Bi-walk along the Middlesex Canal


The legal, financial, and institutional approaches for implementing the recommendations contained in this study are as important as the recommendations themselves. This is particularly true in light of the multijurisdictional nature of the 27-mile Canal which traverses nine cities and towns, two regional planning agencies, and various state agencies.

It is felt that any new institution created to implement these recommendations would further complicate issues. Instead, NMAC and MAPC recommend that the existing governmental framework be utilized for implementation.

The major governmental bodies are: local government, the Middlesex Canal Commission, and state agencies, the Metropolitan District Commission, the Massachusetts Department of Public Works, the Department of Environmental Management, and the Massachusetts Historical Commission. A discussion of each and their proposed roles will illustrate their specific function.

Local Government
The nine cities and towns along the route of the Middlesex Canal posses the greatest potential for implementing many of the report recommendations. Local communities are vested with the police power of zoning and are empowered to regulate development in the interest of the public safety, health, and welfare. Since cultural, historical, recreation, and conservation values are legitimate concerns when evaluating development, communities should adopt legislation for special review of proposed development on or near the Canal route. This review would facilitate possible alternate designs to protect the Canal or to realize opportunities for detailed archaeological investigation of a specific site for Canal remnants. Local governments are also major land owners along the Canal route and are empowered to acquire land for the public interest. Local governments are in a position as property owners to develop recreation and interpretive sites along the Canal route. For those portions of the Canal route where the Canal condition, the presence of extant features, or the presence of Canal-related structures warrant special attention and protection, local historic districts may be created. Such districting will require the full cooperation of the property owners, the historic commission, and the planning board.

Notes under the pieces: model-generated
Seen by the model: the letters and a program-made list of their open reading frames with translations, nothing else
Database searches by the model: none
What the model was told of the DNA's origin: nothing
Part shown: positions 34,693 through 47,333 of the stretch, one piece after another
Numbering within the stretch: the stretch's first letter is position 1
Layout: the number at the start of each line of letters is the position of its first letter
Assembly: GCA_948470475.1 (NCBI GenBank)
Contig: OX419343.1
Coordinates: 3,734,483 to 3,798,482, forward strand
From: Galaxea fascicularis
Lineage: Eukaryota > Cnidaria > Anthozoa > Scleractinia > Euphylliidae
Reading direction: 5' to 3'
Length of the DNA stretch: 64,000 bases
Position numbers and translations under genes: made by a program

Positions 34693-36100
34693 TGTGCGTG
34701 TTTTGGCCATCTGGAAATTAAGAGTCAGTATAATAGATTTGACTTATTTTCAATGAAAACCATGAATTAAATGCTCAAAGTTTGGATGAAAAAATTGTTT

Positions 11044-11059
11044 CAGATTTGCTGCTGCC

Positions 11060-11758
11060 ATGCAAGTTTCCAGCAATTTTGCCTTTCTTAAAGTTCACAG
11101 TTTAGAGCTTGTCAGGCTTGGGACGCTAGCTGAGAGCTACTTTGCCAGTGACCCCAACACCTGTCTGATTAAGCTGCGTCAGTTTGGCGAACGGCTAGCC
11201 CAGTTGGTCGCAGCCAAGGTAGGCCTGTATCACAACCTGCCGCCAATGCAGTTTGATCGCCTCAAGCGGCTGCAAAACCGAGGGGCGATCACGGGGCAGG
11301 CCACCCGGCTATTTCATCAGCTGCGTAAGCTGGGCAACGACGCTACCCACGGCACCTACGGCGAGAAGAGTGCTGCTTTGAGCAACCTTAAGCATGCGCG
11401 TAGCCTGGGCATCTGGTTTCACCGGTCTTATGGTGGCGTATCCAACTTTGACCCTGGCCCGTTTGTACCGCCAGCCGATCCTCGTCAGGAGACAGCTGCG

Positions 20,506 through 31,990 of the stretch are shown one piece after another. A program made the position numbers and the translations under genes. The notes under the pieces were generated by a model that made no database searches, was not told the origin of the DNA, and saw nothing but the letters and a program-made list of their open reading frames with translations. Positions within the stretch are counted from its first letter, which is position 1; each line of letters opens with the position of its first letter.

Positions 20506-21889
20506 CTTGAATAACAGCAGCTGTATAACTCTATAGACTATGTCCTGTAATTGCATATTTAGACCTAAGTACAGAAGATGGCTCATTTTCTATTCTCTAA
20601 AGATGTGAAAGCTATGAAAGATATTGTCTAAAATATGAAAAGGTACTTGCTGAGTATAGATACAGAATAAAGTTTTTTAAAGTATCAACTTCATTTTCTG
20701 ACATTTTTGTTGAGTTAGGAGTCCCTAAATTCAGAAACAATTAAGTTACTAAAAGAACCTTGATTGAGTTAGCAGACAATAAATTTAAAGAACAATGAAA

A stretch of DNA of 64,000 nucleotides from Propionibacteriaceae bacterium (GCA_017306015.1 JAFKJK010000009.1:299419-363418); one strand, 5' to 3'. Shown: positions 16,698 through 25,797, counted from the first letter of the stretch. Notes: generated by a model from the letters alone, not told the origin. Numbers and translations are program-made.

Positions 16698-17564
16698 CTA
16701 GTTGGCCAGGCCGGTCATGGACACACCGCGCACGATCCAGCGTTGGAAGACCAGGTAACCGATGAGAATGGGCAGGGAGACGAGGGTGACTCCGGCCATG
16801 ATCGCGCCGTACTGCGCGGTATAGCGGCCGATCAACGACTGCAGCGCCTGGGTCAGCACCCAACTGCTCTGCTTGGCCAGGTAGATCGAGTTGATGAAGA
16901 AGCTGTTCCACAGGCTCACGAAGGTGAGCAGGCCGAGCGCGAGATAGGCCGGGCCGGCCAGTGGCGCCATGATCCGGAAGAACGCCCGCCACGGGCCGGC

Local boards and departments who are logical participants in the above described actions are planning boards, conservation commissions, historic commissions, parks and recreation commissions, and public works departments.

Middlesex Canal Commission
Comprised of representatives from communities, regional planning agencies, state agencies, and state legislators, the Middlesex Canal Commission is ideally suited for serving as a coordinator and clearinghouse for canal-related endeavors.

Currently, the Commission, through its membership, serves as an unofficial monitoring agency for development and is sometimes able to effectuate design modifications to preserve the canal. This role could be enhanced through a memo of understanding between local building officials and the Canal Commission. Such a memo would require building officials to notify the Commission of proposed development on the Canal route. The delineation of the canal route on assessor maps prepared by Industrial Archaeology Associates, under this contract, should be distributed and serve as the basis for such determination. Such a process would greatly assist the monitoring efforts of the Canal Commission.